X-Ray Spex In Session 1978 — Past Daily Soundbooth: 40 Years Of…

X-Ray Spex — Deliberate underachievers, but they did give us an Anthem.

http://pastdaily.com/wp-content/uploads/2016/05/X-Ray-Spex-BBC-Peel-Session-Feb.-20-1978.mp3

X-Ray Spex — In Session for John Peel — February 20, 1978 — BBC Radio 1 –

Continuing our 40th anniversary observance of the birth of Punk, a session tonight from X-Ray Spex and the inimitable Poly Styrene. Their first session for John Peel, recorded on February 20, 1978.

Short lived during their first incarnation (1976–1979) and with only one album and five singles, X-Ray Spex managed to become icons for the Punk movement, via their debut single Oh Bondage, Up Yours, which became an anthem. And their debut album, Germ Free Adolescents, which became widely acclaimed as a classic album of the Punk Rock genre.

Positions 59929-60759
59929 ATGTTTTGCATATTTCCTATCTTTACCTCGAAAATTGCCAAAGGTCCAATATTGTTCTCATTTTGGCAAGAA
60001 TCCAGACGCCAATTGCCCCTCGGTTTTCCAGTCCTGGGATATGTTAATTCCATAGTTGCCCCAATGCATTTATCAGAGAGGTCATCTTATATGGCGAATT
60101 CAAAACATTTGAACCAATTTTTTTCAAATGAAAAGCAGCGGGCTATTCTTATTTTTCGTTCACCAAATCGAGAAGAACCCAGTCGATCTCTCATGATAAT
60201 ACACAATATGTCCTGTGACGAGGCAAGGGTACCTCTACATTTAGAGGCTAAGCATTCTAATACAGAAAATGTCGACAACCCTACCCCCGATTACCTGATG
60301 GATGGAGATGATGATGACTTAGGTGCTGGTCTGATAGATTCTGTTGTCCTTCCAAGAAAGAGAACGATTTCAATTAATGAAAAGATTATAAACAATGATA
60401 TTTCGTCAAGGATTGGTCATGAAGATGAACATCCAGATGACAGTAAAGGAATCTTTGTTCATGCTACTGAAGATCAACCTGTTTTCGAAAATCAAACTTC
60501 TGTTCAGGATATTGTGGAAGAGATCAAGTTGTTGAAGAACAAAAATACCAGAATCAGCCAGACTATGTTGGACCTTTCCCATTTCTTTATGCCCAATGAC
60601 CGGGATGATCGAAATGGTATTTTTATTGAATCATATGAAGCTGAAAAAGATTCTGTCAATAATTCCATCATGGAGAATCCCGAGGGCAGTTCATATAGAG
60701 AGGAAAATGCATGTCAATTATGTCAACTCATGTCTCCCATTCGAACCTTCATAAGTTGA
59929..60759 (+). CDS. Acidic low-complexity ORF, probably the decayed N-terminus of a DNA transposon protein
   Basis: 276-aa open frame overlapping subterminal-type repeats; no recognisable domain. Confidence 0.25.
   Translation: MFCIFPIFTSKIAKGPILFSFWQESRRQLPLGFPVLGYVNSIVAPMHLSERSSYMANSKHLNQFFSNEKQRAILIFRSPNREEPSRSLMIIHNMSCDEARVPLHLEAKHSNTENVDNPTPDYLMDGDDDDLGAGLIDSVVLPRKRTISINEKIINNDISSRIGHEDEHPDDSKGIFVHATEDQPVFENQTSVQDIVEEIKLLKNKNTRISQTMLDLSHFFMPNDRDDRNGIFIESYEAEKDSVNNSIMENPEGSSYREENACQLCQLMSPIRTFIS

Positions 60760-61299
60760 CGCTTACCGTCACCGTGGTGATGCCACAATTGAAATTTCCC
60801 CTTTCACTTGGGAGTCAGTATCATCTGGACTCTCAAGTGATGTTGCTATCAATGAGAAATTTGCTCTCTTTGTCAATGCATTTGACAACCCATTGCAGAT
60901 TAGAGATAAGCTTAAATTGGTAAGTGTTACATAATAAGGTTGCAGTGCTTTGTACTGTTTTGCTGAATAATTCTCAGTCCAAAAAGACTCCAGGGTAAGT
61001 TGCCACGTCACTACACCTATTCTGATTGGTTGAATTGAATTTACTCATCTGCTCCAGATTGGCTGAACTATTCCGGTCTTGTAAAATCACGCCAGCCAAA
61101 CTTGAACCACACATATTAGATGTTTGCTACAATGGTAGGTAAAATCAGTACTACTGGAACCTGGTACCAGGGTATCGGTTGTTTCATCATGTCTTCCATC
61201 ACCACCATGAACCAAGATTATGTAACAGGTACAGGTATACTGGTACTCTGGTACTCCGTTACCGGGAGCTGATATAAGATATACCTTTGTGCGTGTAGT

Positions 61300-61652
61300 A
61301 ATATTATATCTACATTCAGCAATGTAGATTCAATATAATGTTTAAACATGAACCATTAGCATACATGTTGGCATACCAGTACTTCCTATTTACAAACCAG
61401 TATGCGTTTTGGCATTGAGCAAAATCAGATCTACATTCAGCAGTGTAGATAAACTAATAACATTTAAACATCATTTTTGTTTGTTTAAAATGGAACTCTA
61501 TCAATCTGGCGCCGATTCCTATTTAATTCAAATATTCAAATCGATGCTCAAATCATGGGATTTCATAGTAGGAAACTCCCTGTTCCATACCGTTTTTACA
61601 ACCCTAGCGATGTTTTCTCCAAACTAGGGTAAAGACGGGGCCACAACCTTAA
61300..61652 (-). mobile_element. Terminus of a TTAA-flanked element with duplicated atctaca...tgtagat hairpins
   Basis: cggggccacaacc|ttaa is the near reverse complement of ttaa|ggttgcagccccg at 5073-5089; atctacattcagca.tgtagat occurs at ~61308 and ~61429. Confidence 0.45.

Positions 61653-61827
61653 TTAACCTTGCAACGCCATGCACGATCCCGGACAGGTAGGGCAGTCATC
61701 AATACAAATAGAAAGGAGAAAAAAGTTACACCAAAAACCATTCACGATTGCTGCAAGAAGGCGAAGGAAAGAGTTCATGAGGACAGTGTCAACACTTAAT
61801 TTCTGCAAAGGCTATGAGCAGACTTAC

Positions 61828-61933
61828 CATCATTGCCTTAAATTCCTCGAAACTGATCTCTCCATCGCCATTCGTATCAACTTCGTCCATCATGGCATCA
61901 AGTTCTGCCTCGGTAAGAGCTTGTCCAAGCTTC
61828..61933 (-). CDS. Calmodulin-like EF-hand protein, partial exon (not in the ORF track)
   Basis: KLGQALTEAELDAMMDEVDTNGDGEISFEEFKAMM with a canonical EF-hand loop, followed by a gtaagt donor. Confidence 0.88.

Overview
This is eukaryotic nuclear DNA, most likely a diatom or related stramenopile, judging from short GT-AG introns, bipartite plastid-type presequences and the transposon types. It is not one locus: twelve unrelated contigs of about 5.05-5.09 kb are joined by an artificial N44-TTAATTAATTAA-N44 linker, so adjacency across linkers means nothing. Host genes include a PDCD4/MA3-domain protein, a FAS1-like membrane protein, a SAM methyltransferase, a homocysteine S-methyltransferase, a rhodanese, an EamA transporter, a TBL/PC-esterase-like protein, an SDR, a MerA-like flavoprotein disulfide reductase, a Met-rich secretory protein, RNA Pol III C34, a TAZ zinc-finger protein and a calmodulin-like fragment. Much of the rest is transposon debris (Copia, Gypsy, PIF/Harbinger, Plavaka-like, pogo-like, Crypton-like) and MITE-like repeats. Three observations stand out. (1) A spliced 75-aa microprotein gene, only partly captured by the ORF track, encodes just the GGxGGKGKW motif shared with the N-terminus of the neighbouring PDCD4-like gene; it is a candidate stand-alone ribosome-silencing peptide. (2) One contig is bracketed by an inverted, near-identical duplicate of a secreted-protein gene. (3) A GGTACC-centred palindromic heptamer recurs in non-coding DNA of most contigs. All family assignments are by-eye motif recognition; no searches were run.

Much of it had to do with the presence of Poly Styrene, who was as much a fashion statement as singer. Although her voice had been described alternately as “effervescently discordant” and “powerful enough to drill holes through sheet metal”, it perfectly captured the essence of what Punk was all about; outrageous, immediate and in-your-face. They became cemented in the movement, and further spread their popularity to the U.S. by doing an extended stay at CBGB in New York. It has also been said that Poly Styrene represented the new Feminism, springing up in Pop Music — and her contributions eventually led to establishing the GRRRRL movement some 15 years later — although it’s been disputed, even by Styrene herself — you can’t help but think someone was thinking about her when it got started.

The band had three further incarnations; one in 1991 another from 1995–1996 and the last in 2008. Sadly, Poly Styrene (nee: Marion Joan Elliot-Said) died of cancer in 2011, and guitarist Jak Airport died in 2004.

Short lived, but a crucial link in the Punk Rock genre, one that is synonymous with the frantic years, starting in 1976. A year where a lot happened, a lot got started and a lot of change ensued.

Maybe you missed it — well, you get to celebrate how it got started 40 years ago and pretend you’re hearing it for the first time.

I would suggest you crank this one up.

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Originally published at pastdaily.com on May 19, 2016.

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